38. Fujibayashi Y, Yoshimi E, Waki A, Sakahara H, Saga T, Konishi J, Yonekura Y, Yokoyama A. A novel 111In-labeled antisense DNA probe with multichelating sites (MCS-probe) showing high specific radioactivity and labeling efficiency. Nucl Med Biol. 1999;26(1):17–21. [PubMed]
39. Mamede M, Saga T, Ishimori T, Higashi T, Sato N, Kobayashi H, Brechbiel M, Konishi J. Hepatocyte targeting of 111In-labeled oligo-DNA with avidin or avidinñdendrimer complex. J Control Release. 2004;95(1):133–141. [PubMed]
40. He Y, Panyutin I, Karavanov A, Demidov V, Neumann R. Sequence-specific DNA strand cleavage by 111 In-labeled peptide nucleic acids. Eur J Nucl Med Mol Imaging. 2004;31(6):837–845. [PubMed]
41. Merkel O, Librizzi D, Pfestroff A, Schurrat T, Behe M, Kissel T. In vivo SPECT and real-time gamma camera imaging of biodistribution and pharmacokinetics of siRNA delivery using an optimized radiolabeling and purification procedure. Bioconjug chem. 2009;20:174–182. [PubMed]
42. Liu G, Cheng D, Dou S, Chen X, Liang M, Pretorius P, Rusckowski M, Hnatowich D. Replacing 99m Tc with 111 In Improves MORF/cMORF Pretargeting by Reducing Intestinal Accumulation. Mol Imaging Biol. 2009;11:303–307. [PMC free article] [PubMed]
43. Panyutin I, Winters T, Feinendegen L, Neumann R. Development of DNA-based radiopharmaceuticals carrying Auger-electron emitters for anti-gene radiotherapy. Q J Nucl Med. 2000;44(3):256–267. [PubMed]
44. Panyutin I, Neumann R. Sequence-specific DNA double-strand breaks induced by triplex froming 125I labeled oligonucleotides. Nucleic acids res. 1994;22(23):4979–4982. [PMC free article] [PubMed]
45. Dougan H, Hobbs J, Weitz J, Lyster D. Synthesis and radioiodination of a stannyl oligodeoxyribonucleotide. Nucleic acids res. 1997;25(14):2897–2901. [PMC free article] [PubMed]
46. Kuhnast B, Dolle F, Terrazzino S, Rousseau B, Loc’h C, Vaufrey F, Hinnen F, Doignon I, Pillon F, David C. General method to label antisense oligonucleotides with radioactive halogens for pharmacological and imaging studies. Bioconjug Chem. 2000;11(5):627–636. [PubMed]
47. Pan D, Gambhir S, Toyokuni T, Iyer M, Acharya N, Phelps M, Barrio J. Rapid synthesis of a 5 -fluorinated oligodeoxy-nucleotide: A model antisense probe for use in imaging with positron emission tomography (PET) Bioorg Med Chem Lett. 1998;8(11):1317–1320. [PubMed]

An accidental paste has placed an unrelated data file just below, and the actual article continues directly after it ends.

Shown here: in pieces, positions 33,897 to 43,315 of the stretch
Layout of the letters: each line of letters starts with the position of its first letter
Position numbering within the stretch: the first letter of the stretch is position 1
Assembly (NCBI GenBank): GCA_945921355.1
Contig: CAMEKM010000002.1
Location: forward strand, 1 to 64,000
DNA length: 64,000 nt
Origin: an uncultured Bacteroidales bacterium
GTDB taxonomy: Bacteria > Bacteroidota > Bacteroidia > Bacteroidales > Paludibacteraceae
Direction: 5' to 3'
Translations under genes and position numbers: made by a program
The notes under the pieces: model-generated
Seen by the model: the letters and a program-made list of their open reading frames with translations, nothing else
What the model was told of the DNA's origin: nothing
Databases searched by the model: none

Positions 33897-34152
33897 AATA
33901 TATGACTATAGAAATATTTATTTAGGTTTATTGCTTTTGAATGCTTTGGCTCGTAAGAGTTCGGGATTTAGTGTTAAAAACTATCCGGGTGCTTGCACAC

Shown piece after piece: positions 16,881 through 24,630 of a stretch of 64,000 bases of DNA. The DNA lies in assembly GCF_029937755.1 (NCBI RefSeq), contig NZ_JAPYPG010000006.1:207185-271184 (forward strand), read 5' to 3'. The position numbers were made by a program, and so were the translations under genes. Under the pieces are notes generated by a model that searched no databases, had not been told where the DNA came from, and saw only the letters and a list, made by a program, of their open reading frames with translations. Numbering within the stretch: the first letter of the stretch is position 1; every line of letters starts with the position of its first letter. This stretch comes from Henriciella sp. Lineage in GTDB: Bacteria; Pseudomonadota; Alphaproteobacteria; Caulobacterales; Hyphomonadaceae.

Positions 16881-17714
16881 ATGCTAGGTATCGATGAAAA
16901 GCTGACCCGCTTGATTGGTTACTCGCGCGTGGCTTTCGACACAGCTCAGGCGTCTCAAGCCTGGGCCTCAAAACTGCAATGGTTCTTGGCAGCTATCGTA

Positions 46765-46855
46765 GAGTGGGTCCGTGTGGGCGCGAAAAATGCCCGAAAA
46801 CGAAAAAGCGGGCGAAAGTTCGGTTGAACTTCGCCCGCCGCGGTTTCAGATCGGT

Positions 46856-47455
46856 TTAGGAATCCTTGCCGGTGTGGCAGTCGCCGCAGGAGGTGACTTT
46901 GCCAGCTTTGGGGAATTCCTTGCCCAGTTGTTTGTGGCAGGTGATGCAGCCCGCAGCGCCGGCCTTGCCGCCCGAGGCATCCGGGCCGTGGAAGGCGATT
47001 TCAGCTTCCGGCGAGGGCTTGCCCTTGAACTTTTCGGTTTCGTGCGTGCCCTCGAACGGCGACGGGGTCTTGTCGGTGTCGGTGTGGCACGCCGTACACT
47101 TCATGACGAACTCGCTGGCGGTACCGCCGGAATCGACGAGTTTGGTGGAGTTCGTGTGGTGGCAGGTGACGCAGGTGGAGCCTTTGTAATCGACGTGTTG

48. Fowler J, Wolf A. Nuclear Science Series: Nuclear Medicine; NAS-NS-3201. Brookhaven National Lab; Upton, NY (USA): 1982. Synthesis of carbon-11, fluorine-18, and nitrogen-13 labeled radiotracers for biomedical applications.
49. Kuhnast B, Dolle F, Vaufrey F, Hinnen F, Crouzel C, Tavitian B. Fluorine-18 labeling of oligonucleotides bearing chemically-modified ribose-phosphate backbones. J Labelled Comp Radiopharm. 2000;43(8):837–848.
50. de Vries E, Vroegh J, Dijkstra G, Moshage H, Elsinga P, Jansen P, Vaalburg W. Synthesis and evaluation of a fluorine-18 labeled antisense oligonucleotide as a potential PET tracer for iNOS mRNA expression. Nucl Med Biol. 2004;31(5):605–612. [PubMed]
51. Hedberg E, Langstrom B. 18 F-Labelling of oligonucleotides using succinimido 4-[18F]-fluorobenzoate. Acta Chem Scand. 1998;52(8):1037–1039.
52. Hedberg E, Langstrom B. Synthesis of 4-([18 F]-Fluoromethyl)phenyl isothiocyanate and its use in labelling oligonucleotides. Acta Chem Scand. 1997;51(12):1236–1240.
53. Kuhnast B, Dolle F, Tavitian B. Fluorine-18 labeling of peptide nucleic acids. J Labelled Comp Radiopharm. 2002;45(1):1–11.
54. Kobori N, Imahori Y, Mineura K, Ueda S, Fujii R. Visualization of mRNA expression in CNS using 11C-labeled phosphorothioate oligodeoxynucleotide. Neuroreport. 1999;10(14):2971–2974. [PubMed]
55. Visser G, Vos M, Davenport R, Pike V, Medema J, Vaalburg W. Development of Labelled Antisense Deoxyoligonucleotides (ODNs) for Use in PET. Synthesis of the [11C]-Labelled Dinucleotide [11C]-Thymidylyl (3′–5′) Thymidine. J Labelled Comp Radiopharm. 1995;37:341–343.
56. Mitterhauser M, Toegel S, Wadsak W, Lanzenberger R, Mien L, Kuntner C, Wanek T, Eidherr H, Ettlinger D, Viernstein H. Pre vivo, ex vivo and in vivo evaluations of [68Ga]-EDTMP. Nucl Med Biol. 2007;34(4):391–397. [PubMed]